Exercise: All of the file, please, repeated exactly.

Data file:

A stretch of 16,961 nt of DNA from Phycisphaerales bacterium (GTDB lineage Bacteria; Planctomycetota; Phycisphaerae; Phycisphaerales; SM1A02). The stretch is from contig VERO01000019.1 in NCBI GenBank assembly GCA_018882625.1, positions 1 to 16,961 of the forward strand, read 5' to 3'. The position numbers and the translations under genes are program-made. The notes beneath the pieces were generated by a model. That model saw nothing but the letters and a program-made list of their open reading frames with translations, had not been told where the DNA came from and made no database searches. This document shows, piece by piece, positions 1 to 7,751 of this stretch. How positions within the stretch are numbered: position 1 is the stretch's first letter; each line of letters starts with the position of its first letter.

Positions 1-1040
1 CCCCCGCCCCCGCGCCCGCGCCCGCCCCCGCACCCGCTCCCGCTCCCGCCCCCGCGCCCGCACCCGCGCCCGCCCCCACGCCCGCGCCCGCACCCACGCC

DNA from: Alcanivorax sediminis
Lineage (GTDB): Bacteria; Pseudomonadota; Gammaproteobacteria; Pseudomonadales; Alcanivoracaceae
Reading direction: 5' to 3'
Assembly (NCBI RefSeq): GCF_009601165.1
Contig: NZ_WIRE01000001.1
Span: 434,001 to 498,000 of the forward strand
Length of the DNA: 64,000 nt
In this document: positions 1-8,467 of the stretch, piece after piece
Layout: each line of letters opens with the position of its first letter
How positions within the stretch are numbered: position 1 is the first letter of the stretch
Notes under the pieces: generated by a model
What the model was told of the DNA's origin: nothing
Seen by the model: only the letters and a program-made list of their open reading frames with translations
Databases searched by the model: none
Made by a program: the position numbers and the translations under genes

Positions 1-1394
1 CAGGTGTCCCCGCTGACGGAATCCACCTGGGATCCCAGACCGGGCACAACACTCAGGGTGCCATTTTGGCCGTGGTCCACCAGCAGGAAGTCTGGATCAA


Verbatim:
A stretch of 16,961 nt of DNA from Phycisphaerales bacterium (GTDB lineage Bacteria; Planctomycetota; Phycisphaerae; Phycisphaerales; SM1A02). The stretch is from contig VERO01000019.1 in NCBI GenBank assembly GCA_018882625.1, positions 1 to 16,961 of the forward strand, read 5' to 3'. The position numbers and the translations under genes are program-made. The notes beneath the pieces were generated by a model. That model saw nothing but the letters and a program-made list of their open reading frames with translations, had not been told where the DNA came from and made no database searches. This document shows, piece by piece, positions 1 to 7,751 of this stretch. How positions within the stretch are numbered: position 1 is the stretch's first letter; each line of letters starts with the position of its first letter.

Positions 1-1040
1 CCCCCGCCCCCGCGCCCGCGCCCGCCCCCGCACCCGCTCCCGCTCCCGCCCCCGCGCCCGCACCCGCGCCCGCCCCCACGCCCGCGCCCGCACCCACGCC

DNA from: Alcanivorax sediminis
Lineage (GTDB): Bacteria; Pseudomonadota; Gammaproteobacteria; Pseudomonadales; Alcanivoracaceae
Reading direction: 5' to 3'
Assembly (NCBI RefSeq): GCF_009601165.1
Contig: NZ_WIRE01000001.1
Span: 434,001 to 498,000 of the forward strand
Length of the DNA: 64,000 nt
In this document: positions 1-8,467 of the stretch, piece after piece
Layout: each line of letters opens with the position of its first letter
How positions within the stretch are numbered: position 1 is the first letter of the stretch
Notes under the pieces: generated by a model
What the model was told of the DNA's origin: nothing
Seen by the model: only the letters and a program-made list of their open reading frames with translations
Databases searched by the model: none
Made by a program: the position numbers and the translations under genes

Positions 1-1394
1 CAGGTGTCCCCGCTGACGGAATCCACCTGGGATCCCAGACCGGGCACAACACTCAGGGTGCCATTTTGGCCGTGGTCCACCAGCAGGAAGTCTGGATCAA